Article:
Selling cross-border comes with a lot of challenges. The best approach for your organization is based on many different elements. Usually the first shift in the approach is made based on whether you’re a retailer or a brand. As a retailer, your main issue in most cases the margins you’re having on your international sales, where as a brand your main issue is properly representing your brand values in the new market and making sure that your Customers experience the value of your brand in the best possible way.
So you are looking at your statistics and you notice traffic coming to your website from many different countries in the world. You’re asking yourself the question ‘can we services these people?’. Main issues usually are Payment and Logistics, how do I get paid and how do I ship the product free of duties and taxes to my client. You can also choose to just ship after you’ve received the money, but then take into account higher return rates for products not picked up by customers when they get stuck in customs.
Eventually, you make the decision that you want to convert this traffic coming to your webshop and you determinate your options, Cross-border check-out, localizing the site for specific markets or just allow orders from where ever and as soon you get paid you ship. Since you like to offer a certain level of service to your customers you decide to make a business case for two options; the Cross-border Check-out and full Localization of your webstore in the major markets. The starting position for the case is that in both situations the conversion rate for the visitors coming from abroad will increase. After adding all the pros and cons the conclusion is that the Check-out will cost you less and is expected to show results more quickly.
After the implementation process of check-out the results will increase, but then you ask yourself this, ‘did it bring the results you were expected and how much better would the results have been when you had done a full localization?’. Implementing the check-out still won’t offer you the well known important buying influencers like quick delivery, local language, local client support, local return address, local trademarks and are all the payment methods available required for the customer in each specific country? After a while the conclusion might be that not more than previously the clients find the way to your check-out. Maybe conversion might be slightly higher, but buying and generating traffic will be difficult and more expensive because the content won’t match your localized SEA campaigns for example. At this point as a retailer you’re asking yourself ‘is the investment not hitting my margins to hard?’. As a brand you’re asking yourself ‘is this solution representing my brand as I was expecting it would?’. The only thing at this point you are assured of is a long-term contract with your cross-border check-out provider.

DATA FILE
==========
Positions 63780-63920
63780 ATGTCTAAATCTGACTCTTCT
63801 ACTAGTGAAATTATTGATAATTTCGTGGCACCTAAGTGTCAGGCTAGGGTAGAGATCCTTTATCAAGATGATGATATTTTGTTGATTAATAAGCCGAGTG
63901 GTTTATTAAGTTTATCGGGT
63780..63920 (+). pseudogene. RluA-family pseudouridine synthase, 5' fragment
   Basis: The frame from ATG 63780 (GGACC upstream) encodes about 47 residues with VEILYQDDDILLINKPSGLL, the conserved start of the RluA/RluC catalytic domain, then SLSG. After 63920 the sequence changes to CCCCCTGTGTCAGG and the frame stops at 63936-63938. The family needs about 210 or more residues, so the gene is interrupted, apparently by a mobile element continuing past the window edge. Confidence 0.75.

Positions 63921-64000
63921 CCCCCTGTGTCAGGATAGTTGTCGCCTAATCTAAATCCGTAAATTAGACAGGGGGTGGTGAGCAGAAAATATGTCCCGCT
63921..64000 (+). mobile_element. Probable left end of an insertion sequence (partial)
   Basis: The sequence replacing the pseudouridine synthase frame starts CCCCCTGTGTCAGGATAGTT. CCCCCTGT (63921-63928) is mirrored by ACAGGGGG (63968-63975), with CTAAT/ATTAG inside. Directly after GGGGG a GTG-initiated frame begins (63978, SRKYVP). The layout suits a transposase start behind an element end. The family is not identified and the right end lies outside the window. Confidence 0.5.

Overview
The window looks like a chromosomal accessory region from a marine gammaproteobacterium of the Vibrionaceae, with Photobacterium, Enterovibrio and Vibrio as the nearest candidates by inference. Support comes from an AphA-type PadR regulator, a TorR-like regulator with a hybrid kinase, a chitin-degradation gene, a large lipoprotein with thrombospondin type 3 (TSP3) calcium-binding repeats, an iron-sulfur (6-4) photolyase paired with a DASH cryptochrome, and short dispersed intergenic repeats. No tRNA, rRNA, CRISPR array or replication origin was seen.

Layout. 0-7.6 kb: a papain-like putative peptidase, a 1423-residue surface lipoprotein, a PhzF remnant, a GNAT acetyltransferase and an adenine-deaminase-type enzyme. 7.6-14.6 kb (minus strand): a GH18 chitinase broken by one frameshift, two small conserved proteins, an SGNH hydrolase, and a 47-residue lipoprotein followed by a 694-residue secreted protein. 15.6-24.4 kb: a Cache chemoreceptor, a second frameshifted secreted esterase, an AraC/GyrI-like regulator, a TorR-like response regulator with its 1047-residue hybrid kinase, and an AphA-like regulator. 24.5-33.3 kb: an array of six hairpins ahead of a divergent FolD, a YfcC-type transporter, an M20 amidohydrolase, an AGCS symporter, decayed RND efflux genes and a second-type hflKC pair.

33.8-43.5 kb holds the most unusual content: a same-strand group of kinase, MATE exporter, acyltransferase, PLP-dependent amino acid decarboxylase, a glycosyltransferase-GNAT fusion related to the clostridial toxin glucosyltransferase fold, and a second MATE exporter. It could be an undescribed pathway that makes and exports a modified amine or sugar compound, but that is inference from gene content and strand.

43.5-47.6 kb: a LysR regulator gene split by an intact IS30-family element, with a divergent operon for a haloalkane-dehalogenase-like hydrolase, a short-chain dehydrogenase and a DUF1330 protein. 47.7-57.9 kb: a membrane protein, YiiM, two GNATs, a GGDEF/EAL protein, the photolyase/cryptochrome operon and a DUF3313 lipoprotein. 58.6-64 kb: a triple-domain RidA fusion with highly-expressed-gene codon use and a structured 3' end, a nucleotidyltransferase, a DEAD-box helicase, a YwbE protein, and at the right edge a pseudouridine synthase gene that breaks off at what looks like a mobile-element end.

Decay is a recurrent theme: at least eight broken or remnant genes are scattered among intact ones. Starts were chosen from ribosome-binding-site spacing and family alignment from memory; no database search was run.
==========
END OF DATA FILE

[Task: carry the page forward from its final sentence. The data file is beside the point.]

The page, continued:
Working with as well brands and retailers I’m seeing a trend. Brands in particular are changing their cross-border strategy. They start to localize their webshops for major foreign markets. Why? Because they spend millions on building their brand and they don’t want to damage this by offering a bad online buying experience, also because online sales is becoming more and more important as the place where their investment in their brand converts back into their revenue. Ideally I would say that a combination between a global check-out and full localization will give you the best results, localization still leaves you with questions/options like what is my translation strategy, do I split inventory and will i decentralized my marketing department, but when you are looking to increase sales in major markets don’t go for a cross-border check-out. It won’t bring you the results you are looking for and it might result in damaging your brand values and decreasing your margin.